T: 514-398-7906 | jaswinder.singh [at] mcgill.ca (Email) | Raymond Building, R2-021a | Curriculum Vitae |
BSc, MSc (Punjab Agricultural University)
PhD (U of Sydney)
Dr. Jaswinder Singh is currently an Associate Professor in the Department of Plant Science, McGill University, Canada. Dr. Singh received his PhD from the University of Sydney and CSIRO Plant Industry, Canberra Australia and did his postdoctoral studies at the University of California Berkeley, U.S.A. His research focuses on the enhancement of quality traits, stress tolerance and bioenergy capability of crop plants using modern genomic, molecular breeding and biotechnological tools. Dr. Singh is an internationally recognized innovator in the use of transposon tagging in cereal crops. His findings have shown for the first time the reversal of epigenetic silencing in plants. Recently, his laboratory discovered a key gene that acts as a switch to determine how a particular plant responds to high humidity and excess rainfall. The research opens up a new epigenetic-based direction for exploration of seed dormancy and Pre Harvest Sprouting (PHS). He has delivered 50 invited talks in international meetings and renowned academic institutes. He has published over 50 research articles in high impact peer reviewed journals, books and conference proceedings. He also presented his research at prestigious conferences and published 80 abstracts. Additionally, he is actively involved in teaching plant breeding, plant biotechnology, genetics, plant biology courses, training graduate students, postdoctoral fellows and lab assistants.
Awards and Recognitions
- Recognized with prestigious C. D. Nelson Award (2018) for outstanding contribution to plant science (http://www.cspb-scbv.ca/awards_nelson.shtml)
- President, Canadian Society of Agronomy (2018-2019) http://agronomycanada.com/
- Board Member, Plant Canada (2018-2020) http://www.plantcanada.ca/
- Academic Editor, PLOS ONE (2015-)
- Associate Editor, Canadian Journal of Plant Science (2010-2018)
- Co-chair, CSA-CSHS joint Conference (2016)
- Chair, Gleb Krotkov award committee, Canadian Society of Plant Biologists (2019)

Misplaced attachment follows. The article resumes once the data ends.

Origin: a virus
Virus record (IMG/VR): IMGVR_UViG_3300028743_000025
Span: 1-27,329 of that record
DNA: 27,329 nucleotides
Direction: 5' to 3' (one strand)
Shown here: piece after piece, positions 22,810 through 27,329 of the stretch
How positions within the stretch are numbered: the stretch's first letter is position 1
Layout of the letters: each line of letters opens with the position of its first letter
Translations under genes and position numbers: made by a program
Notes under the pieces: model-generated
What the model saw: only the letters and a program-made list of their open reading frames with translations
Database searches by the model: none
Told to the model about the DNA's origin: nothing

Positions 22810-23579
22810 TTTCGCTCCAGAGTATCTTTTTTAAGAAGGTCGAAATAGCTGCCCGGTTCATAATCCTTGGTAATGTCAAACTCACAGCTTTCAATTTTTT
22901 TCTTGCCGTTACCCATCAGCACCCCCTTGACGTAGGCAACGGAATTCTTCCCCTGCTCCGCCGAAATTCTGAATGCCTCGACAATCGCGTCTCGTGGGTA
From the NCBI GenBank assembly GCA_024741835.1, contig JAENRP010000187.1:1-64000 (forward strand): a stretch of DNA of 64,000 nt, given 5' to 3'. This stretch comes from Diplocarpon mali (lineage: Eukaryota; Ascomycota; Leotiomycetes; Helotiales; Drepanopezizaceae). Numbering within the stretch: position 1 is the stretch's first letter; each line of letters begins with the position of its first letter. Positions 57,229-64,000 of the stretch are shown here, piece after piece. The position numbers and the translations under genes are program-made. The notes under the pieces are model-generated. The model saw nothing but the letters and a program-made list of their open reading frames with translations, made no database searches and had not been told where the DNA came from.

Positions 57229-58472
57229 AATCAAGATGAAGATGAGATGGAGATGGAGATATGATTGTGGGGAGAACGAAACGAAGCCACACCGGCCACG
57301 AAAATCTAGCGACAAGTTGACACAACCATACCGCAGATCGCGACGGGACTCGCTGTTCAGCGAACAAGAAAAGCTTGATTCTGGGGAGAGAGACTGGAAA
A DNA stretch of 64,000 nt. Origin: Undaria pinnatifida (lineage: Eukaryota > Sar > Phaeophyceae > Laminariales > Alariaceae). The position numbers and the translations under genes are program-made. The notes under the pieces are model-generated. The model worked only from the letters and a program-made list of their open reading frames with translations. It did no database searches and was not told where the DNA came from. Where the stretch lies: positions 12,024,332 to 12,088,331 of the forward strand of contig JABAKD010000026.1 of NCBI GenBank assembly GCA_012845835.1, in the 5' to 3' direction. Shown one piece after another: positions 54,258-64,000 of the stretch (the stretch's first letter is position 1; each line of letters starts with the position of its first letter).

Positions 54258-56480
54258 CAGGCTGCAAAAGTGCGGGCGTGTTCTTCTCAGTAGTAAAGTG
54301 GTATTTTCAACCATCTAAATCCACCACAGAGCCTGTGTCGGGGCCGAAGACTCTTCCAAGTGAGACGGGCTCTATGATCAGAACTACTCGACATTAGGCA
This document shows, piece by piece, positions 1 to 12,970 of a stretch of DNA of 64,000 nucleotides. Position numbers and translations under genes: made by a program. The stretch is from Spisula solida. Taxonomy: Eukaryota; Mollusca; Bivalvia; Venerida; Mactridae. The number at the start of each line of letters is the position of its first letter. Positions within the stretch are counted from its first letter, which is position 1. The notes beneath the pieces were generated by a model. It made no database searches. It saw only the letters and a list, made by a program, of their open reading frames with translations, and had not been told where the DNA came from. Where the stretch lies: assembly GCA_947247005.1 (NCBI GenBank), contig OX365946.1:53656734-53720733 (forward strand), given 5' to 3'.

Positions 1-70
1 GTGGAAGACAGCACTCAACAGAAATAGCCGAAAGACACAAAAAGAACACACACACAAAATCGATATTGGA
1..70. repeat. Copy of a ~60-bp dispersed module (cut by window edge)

- Co-chair, Canadian Plant Biotechnology Conference (2014)
- DuPont Young Professor Award nominations (2012, 2013)
- Membership Officer- Canadian Association of Plant Biotechnology (2013-2014)
- Eastern Director, Canadian Society of Agronomy (2010-2012)
- Member, AAFC Peer review panel (2011-2013; 2015)
- Active research collaboration with cereal scientists at CIMMYT, ICRISAT, IIT, ETH Zürich, USDA Idaho, Washington State University and University of California, Berkeley
- Chair, Lab to Field Symposium, American Society of Plant Biologists annual meeting (2018)
- International Team Member, Oat Rust Forum (ORF) -Novel Genetic Technology (NGT), University of Minnesota (2016- )
- Member, peer review panel US Department of Energy for Systems Biology Research to Advance Sustainable Bioenergy Crop Development (2015)
- Member, International Committee, American Society of Plant Biologists (2012-2015)
- Member, Scientific Committee, 12th Congress of the European Society for Agronomy, Helsinki, Finland (2012)
- Member, International Planning Committee, Innovative Strategies for Sustainable Water Management (ISSWM) conference, LPU, India (2017)
- Member, International Committee, 1st International Conference on Conventional and Modern Approaches in Plant Science (CMAPS-17), Lahore, Pakistan (2017)
- Session Chair, Genomics and Plant Breeding, 1st International Conference on Conventional and Modern Approaches in Plant Science (CMAPS-17), Lahore, Pakistan (2017)
- Member, Organizing Committee, International Conference on Recent Developments, Future Prospects and Entrepreneurial Trends in Biotechnology, India (2009)
- The Canadian Society of Agronomy
- The Canadian Society of Plant Biologists
- The American Society of Plant Biologists
- National Association of Plant Breeders
My long-term research goal is to integrate molecular and genomic tools with plant biology to develop enhanced crop plants. In particular, I am interested to incorporate novel genes to add value to crop production by bridging the gap between molecular biology and plant breeding in a in a changing world. Conventional plant breeding has provided excellent resources for the development of new varieties and novel germplasm. Regardless of the value of the past contributions, classical breeding alone will not provide adequate breakthroughs to increase yield and quality, to solve the complex problems of biotic and abiotic stresses, and to understand plant growth, reproduction and grain development in climate change scenario. In the modern era, plant improvement seems vulnerable and inadequate without the contributions of the new tools of molecular biology and genomics. Genomics provides innovative, integrative approaches to study plant biochemistry, development and physiology irrespective of species reproduction barriers. Our work lay the foundation for unique methods of identify genes from wild and cultivated species for use in cereals improvement. In essence, we are creating plant-version of the fruit-fly by transforming barley and oat varieties with a special “jumping gene” called a transposon. Once introduced, this transposon is programmed to jump in and out of other genes, turning them on or off. We then grow many versions of these experimental genetic lines, observing what happens when different genes are turned on or off. When something interesting happens (e.g. improved lodging resistance) we will then identify the gene that caused this change by looking for the location of the transposon – much like a bookmark in a large novel.